Princess Tiana. Real Girl or Perfect Girl?

'Princess and the Frog' Movie CoverLast week my mom, my little sister, and I went to see the latest Disney movie (the first to feature a black protagonist), The Princess and the Frog. As a feminist wary of the whole Disney Princess “some day my prince will come” thing, I didn’t get my hopes up and was prepared to leave the theater mildly annoyed at best and angry and offended at worst.

But in fact, I left the movie happily surprised. (***spoiler alert ahead***) Tiana, the protagonist, seems like a modern feminist herself—she’s a hard-working waitress who plans to open her own restaurant and doesn’t need a man to make her dreams come true. Tiana does eventually fall in love with Prince Naveen, a fun-loving yet lazy and materialistic guy; however, Tiana then teaches Naveen to cook and in the end the two marry and found Tiana’s dream restaurant together. With themes of gender equality and overcoming racial adversity and poverty, The Princess and the Frog seems like a feminist dream come true. (for more on its feminist themes, read this awesome blog post by Rose at Feministing:

When I left the theater, I started wondering if Princess Tiana is also a successful on-screen representation of a Real Girl. In The Curse of the Good Girl, Rachel Simmons writes that a Real Girl stays connected to her desires and acts on them, reflects on her relationships, avoids people-pleasing, and understands and accepts her flaws. Princess Tiana satisfies many of these requirements: she speaks her mind, knows what she wants, and works hard to get there despite criticism from some racist landlords, her boss, her friends, and her own mother. Tiana faces her flaw—uber-independence or perhaps stubbornness—and ends up with a healthy, emotionally fulfilling relationship based on love and respect. While I don’t recall much discussion of Tiana’s emotions, it’s hard to deny that Tiana is perhaps Disney’s first Real Girl.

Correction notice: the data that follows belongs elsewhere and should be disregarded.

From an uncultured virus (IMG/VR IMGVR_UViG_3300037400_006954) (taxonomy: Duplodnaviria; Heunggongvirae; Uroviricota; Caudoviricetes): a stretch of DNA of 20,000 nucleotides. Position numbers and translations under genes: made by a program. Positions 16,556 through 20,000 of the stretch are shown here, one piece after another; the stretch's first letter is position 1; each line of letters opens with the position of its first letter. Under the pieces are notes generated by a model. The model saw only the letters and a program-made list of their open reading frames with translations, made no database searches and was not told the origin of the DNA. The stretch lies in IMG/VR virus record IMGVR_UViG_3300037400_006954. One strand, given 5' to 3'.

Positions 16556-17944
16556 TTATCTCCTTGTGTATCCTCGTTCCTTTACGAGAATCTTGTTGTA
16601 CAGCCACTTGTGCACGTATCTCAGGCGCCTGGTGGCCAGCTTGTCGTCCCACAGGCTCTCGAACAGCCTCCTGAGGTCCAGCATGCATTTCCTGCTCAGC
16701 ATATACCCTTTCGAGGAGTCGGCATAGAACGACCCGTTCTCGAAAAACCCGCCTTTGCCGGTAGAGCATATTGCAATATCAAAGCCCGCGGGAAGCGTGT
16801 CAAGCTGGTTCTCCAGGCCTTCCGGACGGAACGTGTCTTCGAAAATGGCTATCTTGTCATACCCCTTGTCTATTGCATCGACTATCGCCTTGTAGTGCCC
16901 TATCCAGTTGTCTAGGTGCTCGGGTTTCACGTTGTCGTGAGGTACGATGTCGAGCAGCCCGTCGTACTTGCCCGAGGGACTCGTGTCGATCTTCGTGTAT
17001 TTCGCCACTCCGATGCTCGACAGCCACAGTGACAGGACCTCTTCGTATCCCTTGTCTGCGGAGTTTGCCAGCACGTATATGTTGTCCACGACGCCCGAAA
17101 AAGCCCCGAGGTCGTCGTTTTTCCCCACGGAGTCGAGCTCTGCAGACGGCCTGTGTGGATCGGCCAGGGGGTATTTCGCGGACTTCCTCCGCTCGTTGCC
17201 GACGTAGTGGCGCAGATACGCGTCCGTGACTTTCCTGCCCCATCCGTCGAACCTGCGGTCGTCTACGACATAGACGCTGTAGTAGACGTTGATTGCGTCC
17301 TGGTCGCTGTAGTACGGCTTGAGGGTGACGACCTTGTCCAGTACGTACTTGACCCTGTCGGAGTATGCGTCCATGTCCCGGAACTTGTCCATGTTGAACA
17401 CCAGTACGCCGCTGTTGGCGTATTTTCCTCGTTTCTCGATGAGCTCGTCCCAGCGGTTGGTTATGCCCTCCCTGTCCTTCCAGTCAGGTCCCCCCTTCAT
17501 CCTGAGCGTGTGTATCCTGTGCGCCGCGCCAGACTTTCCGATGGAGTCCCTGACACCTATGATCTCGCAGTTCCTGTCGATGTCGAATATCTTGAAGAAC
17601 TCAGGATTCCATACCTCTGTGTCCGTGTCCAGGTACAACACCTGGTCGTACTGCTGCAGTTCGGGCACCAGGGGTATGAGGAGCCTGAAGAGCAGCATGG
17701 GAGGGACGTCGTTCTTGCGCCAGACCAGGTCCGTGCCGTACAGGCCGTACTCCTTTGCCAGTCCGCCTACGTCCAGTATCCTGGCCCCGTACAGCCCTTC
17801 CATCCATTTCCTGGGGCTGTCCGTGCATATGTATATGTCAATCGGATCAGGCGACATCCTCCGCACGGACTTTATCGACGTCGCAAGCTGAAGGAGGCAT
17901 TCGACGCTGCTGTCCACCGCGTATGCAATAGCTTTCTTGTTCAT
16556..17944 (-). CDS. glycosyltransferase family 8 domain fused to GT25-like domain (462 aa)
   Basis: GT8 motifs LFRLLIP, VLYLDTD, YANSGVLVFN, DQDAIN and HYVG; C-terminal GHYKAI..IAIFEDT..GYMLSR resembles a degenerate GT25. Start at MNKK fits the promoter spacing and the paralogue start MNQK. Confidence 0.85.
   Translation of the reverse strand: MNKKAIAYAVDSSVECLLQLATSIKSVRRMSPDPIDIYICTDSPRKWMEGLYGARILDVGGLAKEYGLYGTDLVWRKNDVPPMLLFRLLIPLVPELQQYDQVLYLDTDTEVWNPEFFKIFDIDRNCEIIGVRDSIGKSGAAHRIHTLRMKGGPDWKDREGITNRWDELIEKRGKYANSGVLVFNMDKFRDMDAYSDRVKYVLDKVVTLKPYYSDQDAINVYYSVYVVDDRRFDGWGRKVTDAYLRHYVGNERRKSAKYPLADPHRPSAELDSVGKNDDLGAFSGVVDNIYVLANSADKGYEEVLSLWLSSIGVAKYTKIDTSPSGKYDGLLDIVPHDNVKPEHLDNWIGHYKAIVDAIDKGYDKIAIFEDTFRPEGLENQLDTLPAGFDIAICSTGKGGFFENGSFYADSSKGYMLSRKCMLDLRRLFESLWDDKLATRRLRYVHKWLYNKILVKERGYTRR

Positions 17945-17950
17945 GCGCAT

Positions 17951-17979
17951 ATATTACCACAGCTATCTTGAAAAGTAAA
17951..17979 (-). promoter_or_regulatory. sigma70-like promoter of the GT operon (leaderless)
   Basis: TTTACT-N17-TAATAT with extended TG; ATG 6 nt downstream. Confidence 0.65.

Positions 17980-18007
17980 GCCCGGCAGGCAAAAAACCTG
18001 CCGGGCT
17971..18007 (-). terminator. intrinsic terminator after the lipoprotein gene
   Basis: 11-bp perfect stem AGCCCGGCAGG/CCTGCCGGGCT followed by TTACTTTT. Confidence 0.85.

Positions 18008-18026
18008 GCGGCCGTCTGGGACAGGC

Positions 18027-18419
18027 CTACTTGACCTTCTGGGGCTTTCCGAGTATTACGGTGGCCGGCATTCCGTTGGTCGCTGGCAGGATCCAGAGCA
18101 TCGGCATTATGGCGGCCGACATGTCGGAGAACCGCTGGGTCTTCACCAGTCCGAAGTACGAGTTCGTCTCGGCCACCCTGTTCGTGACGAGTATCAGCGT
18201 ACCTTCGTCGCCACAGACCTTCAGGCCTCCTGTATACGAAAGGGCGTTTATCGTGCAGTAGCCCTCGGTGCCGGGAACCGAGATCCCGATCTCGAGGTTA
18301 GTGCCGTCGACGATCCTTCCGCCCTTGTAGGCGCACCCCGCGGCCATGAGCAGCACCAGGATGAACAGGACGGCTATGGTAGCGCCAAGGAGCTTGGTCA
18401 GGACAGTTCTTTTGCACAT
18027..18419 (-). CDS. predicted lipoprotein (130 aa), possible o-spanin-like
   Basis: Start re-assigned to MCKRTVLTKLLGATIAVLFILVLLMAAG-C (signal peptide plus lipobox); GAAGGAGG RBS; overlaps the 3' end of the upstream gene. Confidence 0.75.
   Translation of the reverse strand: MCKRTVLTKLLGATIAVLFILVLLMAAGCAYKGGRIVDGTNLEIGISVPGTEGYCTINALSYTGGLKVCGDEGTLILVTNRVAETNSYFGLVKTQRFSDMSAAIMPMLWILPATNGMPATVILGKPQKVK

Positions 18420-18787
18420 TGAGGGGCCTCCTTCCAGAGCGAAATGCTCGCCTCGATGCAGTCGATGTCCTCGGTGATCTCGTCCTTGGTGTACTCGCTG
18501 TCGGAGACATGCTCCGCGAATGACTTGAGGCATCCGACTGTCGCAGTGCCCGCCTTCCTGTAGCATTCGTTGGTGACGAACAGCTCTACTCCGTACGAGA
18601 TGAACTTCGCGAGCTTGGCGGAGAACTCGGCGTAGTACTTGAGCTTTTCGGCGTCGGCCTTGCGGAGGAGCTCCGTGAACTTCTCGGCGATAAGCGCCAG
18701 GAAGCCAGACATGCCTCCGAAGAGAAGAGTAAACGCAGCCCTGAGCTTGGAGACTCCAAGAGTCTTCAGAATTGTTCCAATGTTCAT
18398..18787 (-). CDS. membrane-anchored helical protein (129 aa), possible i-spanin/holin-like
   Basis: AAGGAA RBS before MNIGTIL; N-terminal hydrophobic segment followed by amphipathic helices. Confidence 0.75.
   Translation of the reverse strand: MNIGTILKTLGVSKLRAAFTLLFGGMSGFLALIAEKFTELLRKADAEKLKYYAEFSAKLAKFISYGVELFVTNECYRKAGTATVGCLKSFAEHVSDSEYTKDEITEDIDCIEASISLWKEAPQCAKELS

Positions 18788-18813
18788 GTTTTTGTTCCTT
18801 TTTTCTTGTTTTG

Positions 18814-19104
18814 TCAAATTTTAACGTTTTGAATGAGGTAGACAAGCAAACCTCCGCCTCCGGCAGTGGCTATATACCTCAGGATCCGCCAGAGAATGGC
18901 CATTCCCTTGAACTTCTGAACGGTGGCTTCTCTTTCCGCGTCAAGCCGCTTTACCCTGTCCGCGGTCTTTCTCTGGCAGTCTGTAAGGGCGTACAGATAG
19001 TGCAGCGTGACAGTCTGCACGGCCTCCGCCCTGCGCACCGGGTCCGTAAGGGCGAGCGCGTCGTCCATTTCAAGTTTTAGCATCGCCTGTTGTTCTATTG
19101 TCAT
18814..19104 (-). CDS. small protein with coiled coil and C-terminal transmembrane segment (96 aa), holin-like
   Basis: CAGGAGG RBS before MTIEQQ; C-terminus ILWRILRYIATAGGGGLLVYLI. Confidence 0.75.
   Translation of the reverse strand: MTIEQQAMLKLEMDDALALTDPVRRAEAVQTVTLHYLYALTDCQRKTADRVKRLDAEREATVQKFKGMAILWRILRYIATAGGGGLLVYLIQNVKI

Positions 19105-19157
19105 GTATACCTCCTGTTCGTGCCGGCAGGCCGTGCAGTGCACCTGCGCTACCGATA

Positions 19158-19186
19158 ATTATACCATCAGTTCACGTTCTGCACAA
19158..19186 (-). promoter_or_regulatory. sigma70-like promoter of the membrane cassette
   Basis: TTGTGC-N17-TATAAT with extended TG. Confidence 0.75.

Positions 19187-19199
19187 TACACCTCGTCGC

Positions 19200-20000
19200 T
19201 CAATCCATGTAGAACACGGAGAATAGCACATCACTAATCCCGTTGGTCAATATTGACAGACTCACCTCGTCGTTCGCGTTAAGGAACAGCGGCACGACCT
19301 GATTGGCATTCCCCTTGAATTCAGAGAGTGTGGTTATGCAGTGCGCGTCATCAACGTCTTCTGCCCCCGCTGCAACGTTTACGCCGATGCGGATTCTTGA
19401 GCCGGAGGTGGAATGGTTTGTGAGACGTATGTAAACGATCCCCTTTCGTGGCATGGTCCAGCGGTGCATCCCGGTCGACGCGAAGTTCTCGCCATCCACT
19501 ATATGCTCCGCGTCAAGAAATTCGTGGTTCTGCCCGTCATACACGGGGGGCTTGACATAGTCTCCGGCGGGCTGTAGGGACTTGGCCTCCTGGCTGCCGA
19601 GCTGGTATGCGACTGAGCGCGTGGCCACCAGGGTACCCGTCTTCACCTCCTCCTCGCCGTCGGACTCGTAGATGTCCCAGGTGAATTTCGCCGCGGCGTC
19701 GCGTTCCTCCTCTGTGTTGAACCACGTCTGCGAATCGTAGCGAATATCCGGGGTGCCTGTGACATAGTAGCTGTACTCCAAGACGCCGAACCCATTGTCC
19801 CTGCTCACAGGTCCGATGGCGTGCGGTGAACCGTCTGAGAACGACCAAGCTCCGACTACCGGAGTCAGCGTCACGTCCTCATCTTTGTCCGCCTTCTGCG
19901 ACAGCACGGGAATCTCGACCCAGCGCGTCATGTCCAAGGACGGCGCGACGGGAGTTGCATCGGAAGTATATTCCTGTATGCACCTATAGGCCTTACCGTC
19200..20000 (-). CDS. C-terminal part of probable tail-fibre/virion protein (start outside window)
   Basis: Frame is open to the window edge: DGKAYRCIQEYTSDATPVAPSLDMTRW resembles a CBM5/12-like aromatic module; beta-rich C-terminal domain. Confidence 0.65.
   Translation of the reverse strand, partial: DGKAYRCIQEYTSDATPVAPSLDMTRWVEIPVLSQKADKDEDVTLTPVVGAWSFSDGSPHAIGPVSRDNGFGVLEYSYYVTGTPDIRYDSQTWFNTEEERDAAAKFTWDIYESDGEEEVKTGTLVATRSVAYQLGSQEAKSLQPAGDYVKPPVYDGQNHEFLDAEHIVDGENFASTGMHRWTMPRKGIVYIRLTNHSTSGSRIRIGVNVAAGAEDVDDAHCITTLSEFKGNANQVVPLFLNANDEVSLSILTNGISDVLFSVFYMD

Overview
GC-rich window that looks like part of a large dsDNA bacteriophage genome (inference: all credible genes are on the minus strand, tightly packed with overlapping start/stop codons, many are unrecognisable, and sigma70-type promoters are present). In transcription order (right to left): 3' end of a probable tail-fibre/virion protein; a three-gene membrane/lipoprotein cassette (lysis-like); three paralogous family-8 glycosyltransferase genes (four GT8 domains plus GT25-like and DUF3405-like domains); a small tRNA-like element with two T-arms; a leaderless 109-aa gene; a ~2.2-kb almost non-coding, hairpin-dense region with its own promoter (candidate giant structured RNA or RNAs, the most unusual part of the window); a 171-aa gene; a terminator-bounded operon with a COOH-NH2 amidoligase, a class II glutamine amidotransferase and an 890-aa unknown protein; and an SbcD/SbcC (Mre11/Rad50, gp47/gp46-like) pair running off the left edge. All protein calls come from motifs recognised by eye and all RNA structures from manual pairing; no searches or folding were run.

Yet something has been nagging at me since I saw the movie–is Disney’s new dream for girls just a modern update to an idealistic Happily Ever After, not unlike any other run-of-the-mill romantic comedy? It’s a well-known premise: a woman fulfills her dreams and finds love on the way! I’m looking at you Never Been Kissed, Miss Congeniality, Legally Blonde, Love Actually, Hitch, My Big Fat Greek Wedding, The Holiday, Music and Lyrics, The Devil Wears Prada, and He’s Just Not That Into You. So of course Disney chooses to make Tiana a successful businesswoman with a successful love life—that seems to be a consistent formula for box-office hits.

My concern is that this new Happily Ever After is still a lot to live up to. Disney wants us to find the perfect man–one who complements and completes us, one who we can change, oh, and one who is dashingly handsome–and now adds on the responsibility of finding the perfect job–one that fulfills our dreams, one that we enjoy, and of course one that brings monetary success. All of a sudden this dream looks pretty hard to achieve.

I’m worried that the Disney’s ideal for girls is just that—too much of an ideal. I’m worried that young women going to see this movie won’t look up to Tiana because she’s a Real Girl but instead because she’s also a Perfect Girl. After all, Tiana is always happy, works endlessly and tirelessly to get what she wants, and eventually falls in love and marries a good man. I’m worried for the girls who have alternative dreams. I’m worried for the girls who are surprised when they realize how hard it is to achieve this new perfection and I’m worried for the emotional fallout of not achieving it.